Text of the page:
AccessMyLibrary provides FREE access to millions of articles from top publications available through your library.
In February 1998, the Federal Reserve Bank of New York, the Bank of Japan, and the Bank of England hosted a Conference on Capital Regulation in the 21st Century Chairman Greenspan, in a speech delivered at the Conference, discussed "the rapid technological, financial, and institutional changes that are rendering the regulatory capital framework less effectual, if not on the verge of becoming outmoded, with respect to our largest, most complex banking organizations."
At the time, the 1988 Capital Accord had been in place for a decade and was widely credited with promoting financial stability on a global basis. Yet, shortcomings with the Accord were gaining increasing attention. At the same conference, Greenspan said, "Observers both within the regulatory agencies and the banking industry itself are raising warning flags about the current standard." He further noted that changes within the financial services industry "may cause capital ratios as calculated under the existing rules to become increasingly misleading."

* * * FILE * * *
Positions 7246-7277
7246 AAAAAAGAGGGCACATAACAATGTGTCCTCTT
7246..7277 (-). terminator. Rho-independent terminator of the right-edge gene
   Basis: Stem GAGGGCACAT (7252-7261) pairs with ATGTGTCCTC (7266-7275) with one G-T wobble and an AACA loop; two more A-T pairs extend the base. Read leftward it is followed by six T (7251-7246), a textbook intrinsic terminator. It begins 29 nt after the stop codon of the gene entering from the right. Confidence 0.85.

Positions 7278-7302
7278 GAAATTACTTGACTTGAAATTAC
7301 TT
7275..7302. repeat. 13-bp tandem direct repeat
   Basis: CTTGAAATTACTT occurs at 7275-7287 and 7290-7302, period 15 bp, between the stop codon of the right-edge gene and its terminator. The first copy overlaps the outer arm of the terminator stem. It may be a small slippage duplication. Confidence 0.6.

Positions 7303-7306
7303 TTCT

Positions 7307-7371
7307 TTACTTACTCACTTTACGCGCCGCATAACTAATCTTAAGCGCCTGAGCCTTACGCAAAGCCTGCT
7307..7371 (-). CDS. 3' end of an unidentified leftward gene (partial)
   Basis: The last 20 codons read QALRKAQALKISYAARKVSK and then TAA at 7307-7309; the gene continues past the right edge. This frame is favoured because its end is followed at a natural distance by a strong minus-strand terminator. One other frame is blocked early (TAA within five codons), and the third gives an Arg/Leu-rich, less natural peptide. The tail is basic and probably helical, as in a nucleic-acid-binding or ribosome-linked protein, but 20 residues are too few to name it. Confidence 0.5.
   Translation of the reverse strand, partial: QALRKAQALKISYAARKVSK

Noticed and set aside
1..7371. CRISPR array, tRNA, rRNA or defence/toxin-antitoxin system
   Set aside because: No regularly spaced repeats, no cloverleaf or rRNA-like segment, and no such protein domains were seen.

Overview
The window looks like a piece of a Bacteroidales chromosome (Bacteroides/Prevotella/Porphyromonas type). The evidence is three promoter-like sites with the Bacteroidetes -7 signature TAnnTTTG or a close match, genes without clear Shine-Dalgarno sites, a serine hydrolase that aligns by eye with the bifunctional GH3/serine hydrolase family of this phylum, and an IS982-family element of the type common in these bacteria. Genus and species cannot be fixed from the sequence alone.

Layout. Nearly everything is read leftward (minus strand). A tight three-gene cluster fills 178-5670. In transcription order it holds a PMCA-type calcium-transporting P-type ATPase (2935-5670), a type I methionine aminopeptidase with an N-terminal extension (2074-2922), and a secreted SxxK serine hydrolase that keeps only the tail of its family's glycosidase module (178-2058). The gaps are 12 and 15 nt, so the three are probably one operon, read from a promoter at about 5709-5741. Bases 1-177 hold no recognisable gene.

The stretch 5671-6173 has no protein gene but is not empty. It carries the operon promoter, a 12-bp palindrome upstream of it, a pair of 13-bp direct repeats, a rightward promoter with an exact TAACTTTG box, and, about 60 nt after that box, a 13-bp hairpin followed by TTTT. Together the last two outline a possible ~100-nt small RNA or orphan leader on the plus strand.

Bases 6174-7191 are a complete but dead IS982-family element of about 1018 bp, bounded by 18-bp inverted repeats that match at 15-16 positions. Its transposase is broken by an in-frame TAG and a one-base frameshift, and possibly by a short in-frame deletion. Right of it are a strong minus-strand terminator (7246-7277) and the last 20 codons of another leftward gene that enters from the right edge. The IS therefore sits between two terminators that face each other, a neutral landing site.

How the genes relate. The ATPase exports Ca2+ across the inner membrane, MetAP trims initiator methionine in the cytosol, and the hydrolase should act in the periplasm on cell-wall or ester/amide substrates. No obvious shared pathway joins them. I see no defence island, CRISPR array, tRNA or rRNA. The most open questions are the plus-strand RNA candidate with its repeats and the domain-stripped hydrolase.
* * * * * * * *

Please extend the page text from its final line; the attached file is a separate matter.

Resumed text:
While these statements were …